Kelly Butler: Yeah, so I mean, I think that it's a common misperception that benefits only really matter in two points in your life, when you start a new job, and when you have a life event. So if your life changes in some huge way, if you get married, if you have a baby, if you enter into a caregiving situation or have an unexpected illness, those are the times when people think about their benefits most, but the thing that Business Solver tries to get across with our clients, and by extension, their employees, is that your benefits are working for you all the time, whether you realize it or not, and you're paying for them every two weeks out of your paycheck. And so that consistent year round engagement outside of that enrollment window, and outside of that life event situation is when we really try to communicate and engage. So that's where most of the hiccups do occur, is that people aren't thinking in those terms. And so we try to capture moments in time that align to benefits information. So for example, milestones according to age, and making sure that gender specific healthcare is something that we're communicating and making sure to be like," Hey, by the way, your plan covers this at 100%. Go ahead and make that appointment." And there's a service within the Business Solver platform that helps people book those appointments, find providers that are in network and just make that process really seamless, so that those hiccups decrease and the way that people engage with their benefits feels more organic and consistent.
Vincent Pietrafesa: Kelly, do you pull from your journalism background to really help you now with the content side?
Kelly Butler: One hundred percent. I mean, as a journalist, there was not many things that I disliked or deleted more quickly than a press release. And so I'm constantly thinking about that in my role now, thinking," Okay, will a journalist read this? If not, why not? How can we change it? How can we punch it up? How can we bring the message forward so that they'll make it past that first paragraph?" So definitely thinking about ways that we can connect with journalists and media. I mean, we still need those folks more than ever to help amplify and drive our message forward. And so it's been really helpful to have that background and know kind of what the people on that side of the table want and need to hear.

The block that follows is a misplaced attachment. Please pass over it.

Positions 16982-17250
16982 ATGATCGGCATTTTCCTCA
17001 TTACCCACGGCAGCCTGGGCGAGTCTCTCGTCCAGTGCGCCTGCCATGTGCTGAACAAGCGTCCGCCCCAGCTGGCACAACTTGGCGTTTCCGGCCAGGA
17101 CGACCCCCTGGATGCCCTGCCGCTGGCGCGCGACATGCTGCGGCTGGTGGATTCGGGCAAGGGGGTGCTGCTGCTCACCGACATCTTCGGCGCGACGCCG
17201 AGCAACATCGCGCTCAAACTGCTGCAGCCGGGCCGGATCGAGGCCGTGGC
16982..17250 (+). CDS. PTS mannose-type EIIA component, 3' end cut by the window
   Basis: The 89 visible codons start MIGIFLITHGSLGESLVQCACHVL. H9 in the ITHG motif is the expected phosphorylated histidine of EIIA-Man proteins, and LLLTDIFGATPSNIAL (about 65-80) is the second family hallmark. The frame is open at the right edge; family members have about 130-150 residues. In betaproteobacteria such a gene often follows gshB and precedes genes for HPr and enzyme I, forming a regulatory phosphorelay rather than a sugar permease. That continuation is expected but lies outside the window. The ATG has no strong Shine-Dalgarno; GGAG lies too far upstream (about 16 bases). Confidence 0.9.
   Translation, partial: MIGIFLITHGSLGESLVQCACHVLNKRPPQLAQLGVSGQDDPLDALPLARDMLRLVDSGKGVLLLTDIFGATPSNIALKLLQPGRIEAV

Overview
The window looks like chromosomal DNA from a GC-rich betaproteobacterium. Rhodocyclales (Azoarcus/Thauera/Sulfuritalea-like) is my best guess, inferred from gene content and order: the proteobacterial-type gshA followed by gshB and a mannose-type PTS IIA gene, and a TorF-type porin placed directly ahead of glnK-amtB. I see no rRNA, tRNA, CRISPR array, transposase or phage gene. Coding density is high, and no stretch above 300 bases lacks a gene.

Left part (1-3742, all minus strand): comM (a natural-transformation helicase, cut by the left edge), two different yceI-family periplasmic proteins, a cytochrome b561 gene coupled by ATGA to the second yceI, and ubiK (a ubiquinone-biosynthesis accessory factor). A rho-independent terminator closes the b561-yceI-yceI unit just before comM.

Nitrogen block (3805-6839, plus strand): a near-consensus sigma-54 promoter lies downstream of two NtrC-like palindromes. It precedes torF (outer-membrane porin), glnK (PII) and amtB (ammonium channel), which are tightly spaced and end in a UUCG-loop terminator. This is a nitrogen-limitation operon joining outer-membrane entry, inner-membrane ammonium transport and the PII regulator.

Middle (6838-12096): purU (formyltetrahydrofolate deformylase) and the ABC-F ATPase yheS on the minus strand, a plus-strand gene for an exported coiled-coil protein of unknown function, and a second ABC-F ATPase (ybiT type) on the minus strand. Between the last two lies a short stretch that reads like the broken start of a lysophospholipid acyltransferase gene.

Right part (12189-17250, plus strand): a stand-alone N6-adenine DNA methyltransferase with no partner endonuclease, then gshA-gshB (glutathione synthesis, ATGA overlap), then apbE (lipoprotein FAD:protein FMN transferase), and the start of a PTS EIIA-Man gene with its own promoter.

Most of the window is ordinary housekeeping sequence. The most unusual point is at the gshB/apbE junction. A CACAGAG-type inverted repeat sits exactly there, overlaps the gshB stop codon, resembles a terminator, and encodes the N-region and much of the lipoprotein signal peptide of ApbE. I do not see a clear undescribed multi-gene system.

Vincent Pietrafesa: Yeah. And let's talk about this as well, because Business Solver as far benefits, employee benefits, there's other very large provider or companies out there that people may know of. What separates Business Solver? What's the differentiator?
Kelly Butler: Yeah. So I like to think of business solve, not necessarily as a small fish in a small pond. I think that we're more like a baby shark in a small pond. We're small, but mighty. And I think that what sets us apart is our people. One hundred percent when we go into situations where we're trying to win new business, we hear that more often than not, it's the solvers who come and make that connection, who speak to teams with genuine and authenticity, from the heart, talking about what our organization is capable of, what we promise to deliver. And that is a big part of our brand message as well. I think it's just as important as the product we produce. At the end of the day, code is binary, ones and zeros to make it work, but it's the people that drive it forward, and we like to call that technology with heart.
Ajay Gupta: Kelly, can you share us any exciting news or anything that's up and coming for the company?
Kelly Butler: Oh, of course. So right now, Business Solver is about four weeks out, we're about a month away from our annual conference. We call it Vision, just as a way of thinking forward, right? You want your vision to be 2020 at all times. We're not big fans of hindsight at Business Solver. We always want to be forward thinking and forward leaning. And so our vision event is always themed around just that, how to capture those strategies and the data and the insights to keep your organization looking forward and moving forward on behalf of your people. And so this year, we obviously have to acknowledge and address the great resignation. And so our Vision event will be talking about how if the great resignation is the disease, then culture is the cure. And so we've got a great speaker lineup ready to talk about all of that and really drive those messages home from different topic perspectives. So we're going to be talking about burnout and mental health and addressing that for your employees, as they try to hang on. As we're even easing out of the pandemic, the mental health effects are still lingering for a lot of people. We're going to be talking about diversity, equity, and inclusion, how to make your employees of all stripes, races, ages, demographics, abilities feel seen, heard, and valued and understood in the workplace. So talking about that, talking a lot about how to create an authentic culture, and what that looks like for each individual organization, understanding that's a very insular kind of enterprise, trying to think about that culture and how to create that in a way that's organic to any individual organization. So that's going to be happening June 23rd and 24th. If you are interested, I will always make the shameless plug. It's businesssolver. com/ vision. And you can check out the agenda, all of our speaker lineup and register right there for free.
Ajay Gupta: And Kelly, is this online event or in person?